In fact, of the platforms based on Intel Xeon Scalable processors, Superdome Flex is the only one able to deliver 8-sockets using the cost-effective Gold variant (as Intel´s “glueless” design supports 8-sockets only through the more expensive Platinum type). We also offer a variety of core count choices, enabling you to map the number of cores per processor to your workload requirements, with variations starting as low as 4 cores to as high as 28 cores per processor.

Scaling up: why it matters

The ability to scale as a single system, or scale up, delivers several advantages for those vital workloads and databases HPE Superdome Flex is best suited for. These include traditional and in-memory databases, real-time analytics, ERP, CRM and other OLTP workloads. For these types of workloads, a scale-up environment is simpler and cheaper to manage than a scale-out cluster, and it also reduces latency, increasing performance.

Check out this blog post on the transaction speed when scaling up or out with SAP S/4HANA to understand why scaling up is a much better alternative than scaling out/clustering for these types of workloads. It’s all about speed and the ability to perform at the level required for these critical applications.

Consistent high performance, even at the largest configurations

The Superdome Flex extreme scale is achieved via the unique HPE Superdome Flex ASIC chipset, connecting the individual 4-socket chassis to one another in a point-to-point fashion, as shown in Figures 1 and 2. The HPE Superdome Flex ASIC technology enables adaptive routing, which load-balances the fabric and optimizes latency and bandwidth, increasing performance and system availability. The ASIC connects the chassis together in a cache-coherent fabric and maintains coherency by tracking cache line state and ownership across all the processor sockets inside a directory cache built into the ASIC itself. This coherency scheme is a critical factor in the ability of HPE Superdome Flex to perform at near linear scaling from 4-sockets all the way up to 32-sockets. Typical glueless architecture designs already see limited performance when scaling to as low as 4- to 8-sockets, because of broadcast snooping.Superdome Flex ASIC.jpg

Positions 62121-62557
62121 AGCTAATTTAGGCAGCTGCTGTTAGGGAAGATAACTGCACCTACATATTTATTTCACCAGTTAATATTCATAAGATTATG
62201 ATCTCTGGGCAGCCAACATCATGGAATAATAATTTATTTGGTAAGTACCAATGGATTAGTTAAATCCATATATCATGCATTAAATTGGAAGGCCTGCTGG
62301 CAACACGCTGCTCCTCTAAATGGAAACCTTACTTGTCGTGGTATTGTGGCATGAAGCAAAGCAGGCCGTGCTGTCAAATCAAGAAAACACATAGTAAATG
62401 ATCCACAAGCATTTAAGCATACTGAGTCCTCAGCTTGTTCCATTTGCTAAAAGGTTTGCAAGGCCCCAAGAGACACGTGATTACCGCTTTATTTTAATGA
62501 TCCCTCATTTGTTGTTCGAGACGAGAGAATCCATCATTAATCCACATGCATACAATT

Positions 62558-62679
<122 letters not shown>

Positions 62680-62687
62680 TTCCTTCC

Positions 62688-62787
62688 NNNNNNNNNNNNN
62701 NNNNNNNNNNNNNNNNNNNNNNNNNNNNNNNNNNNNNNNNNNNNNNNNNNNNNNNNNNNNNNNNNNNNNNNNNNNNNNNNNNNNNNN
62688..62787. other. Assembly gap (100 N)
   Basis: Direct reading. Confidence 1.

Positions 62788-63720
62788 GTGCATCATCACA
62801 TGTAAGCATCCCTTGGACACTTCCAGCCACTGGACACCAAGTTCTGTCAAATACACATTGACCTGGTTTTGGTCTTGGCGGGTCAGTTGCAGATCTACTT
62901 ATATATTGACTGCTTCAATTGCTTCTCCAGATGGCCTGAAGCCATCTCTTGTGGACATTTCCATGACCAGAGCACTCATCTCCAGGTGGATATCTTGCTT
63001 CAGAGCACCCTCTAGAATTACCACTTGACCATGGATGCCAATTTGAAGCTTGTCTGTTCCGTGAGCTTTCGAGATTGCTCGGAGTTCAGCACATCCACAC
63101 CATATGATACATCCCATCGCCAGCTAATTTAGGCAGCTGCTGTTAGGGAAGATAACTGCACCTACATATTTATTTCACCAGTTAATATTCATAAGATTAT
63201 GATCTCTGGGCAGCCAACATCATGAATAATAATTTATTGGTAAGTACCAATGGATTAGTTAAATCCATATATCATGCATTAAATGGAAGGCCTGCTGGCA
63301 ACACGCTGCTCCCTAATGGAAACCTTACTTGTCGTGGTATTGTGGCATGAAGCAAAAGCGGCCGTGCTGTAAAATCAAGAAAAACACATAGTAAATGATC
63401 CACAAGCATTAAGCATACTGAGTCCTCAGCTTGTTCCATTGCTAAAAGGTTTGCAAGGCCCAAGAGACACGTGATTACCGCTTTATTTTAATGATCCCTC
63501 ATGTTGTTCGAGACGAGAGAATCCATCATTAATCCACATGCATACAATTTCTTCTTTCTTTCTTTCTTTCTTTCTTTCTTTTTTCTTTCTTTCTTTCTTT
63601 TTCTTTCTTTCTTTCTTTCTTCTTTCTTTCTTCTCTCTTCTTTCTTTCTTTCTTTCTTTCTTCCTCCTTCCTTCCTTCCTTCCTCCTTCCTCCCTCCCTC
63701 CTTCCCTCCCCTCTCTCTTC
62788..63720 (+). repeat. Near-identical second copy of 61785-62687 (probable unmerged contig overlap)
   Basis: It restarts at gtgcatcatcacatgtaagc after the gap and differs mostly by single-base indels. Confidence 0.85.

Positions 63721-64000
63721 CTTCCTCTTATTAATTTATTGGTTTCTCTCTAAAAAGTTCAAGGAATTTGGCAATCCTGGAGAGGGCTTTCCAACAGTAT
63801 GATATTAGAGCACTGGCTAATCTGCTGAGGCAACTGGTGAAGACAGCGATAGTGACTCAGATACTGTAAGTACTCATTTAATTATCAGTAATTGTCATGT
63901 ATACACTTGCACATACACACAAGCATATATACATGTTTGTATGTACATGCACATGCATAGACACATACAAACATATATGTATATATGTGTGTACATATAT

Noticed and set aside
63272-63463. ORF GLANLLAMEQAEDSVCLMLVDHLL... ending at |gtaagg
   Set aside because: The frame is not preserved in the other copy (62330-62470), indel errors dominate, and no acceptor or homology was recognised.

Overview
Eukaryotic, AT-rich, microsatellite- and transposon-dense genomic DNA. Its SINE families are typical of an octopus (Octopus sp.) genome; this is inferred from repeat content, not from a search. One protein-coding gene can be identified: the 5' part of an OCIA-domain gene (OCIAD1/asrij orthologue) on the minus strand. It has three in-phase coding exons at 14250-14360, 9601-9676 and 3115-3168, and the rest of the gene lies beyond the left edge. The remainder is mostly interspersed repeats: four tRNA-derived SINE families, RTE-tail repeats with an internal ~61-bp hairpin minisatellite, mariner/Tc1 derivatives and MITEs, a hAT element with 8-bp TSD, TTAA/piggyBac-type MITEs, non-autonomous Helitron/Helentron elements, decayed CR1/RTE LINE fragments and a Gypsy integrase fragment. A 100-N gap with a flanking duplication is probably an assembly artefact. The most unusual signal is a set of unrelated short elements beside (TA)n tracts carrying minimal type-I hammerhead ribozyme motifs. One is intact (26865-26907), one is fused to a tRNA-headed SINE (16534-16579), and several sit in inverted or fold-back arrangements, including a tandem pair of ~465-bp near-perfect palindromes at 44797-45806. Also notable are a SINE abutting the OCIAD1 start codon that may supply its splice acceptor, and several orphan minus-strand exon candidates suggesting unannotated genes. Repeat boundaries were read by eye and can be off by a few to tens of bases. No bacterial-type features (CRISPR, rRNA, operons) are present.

Figure 1. HPE Superdome Flex ASICs Point-to-point connections HPE SuperdomeFlex Figure 1.jpgFigure 2. HPE Superdome Flex 4-socket chassis

Shared memory

In a similar fashion to compute, memory capacity can grow as more chassis are added to the system. With support for 48 DDR4 DIMM slots per chassis, accommodating either 32 GB RDIMMs, 64 GB LRDIMMs, or even 128 GB 3DS LRDIMMs, the maximum per-chassis memory capacity is 6 TB. This gives a fully scaled 32-socket HPE Superdome Flex a whopping total memory capacity of 48 TB of shared memory to support the most demanding in-memory applications.

Extreme I/O flexibility

As for I/O, each HPE Superdome Flex chassis can be equipped with either a 16-slot or 12-slot I/O bulkhead to provide numerous stand-up PCIe 3.0 card options, giving you plenty of flexibility to support a wide variety of workloads. With either I/O bulkhead selection, the I/O design provides direct connections between the processors and the card slots—with no need for bus repeaters or retimers that can add latency or reduce bandwidth. This gives you the best per card performance possible.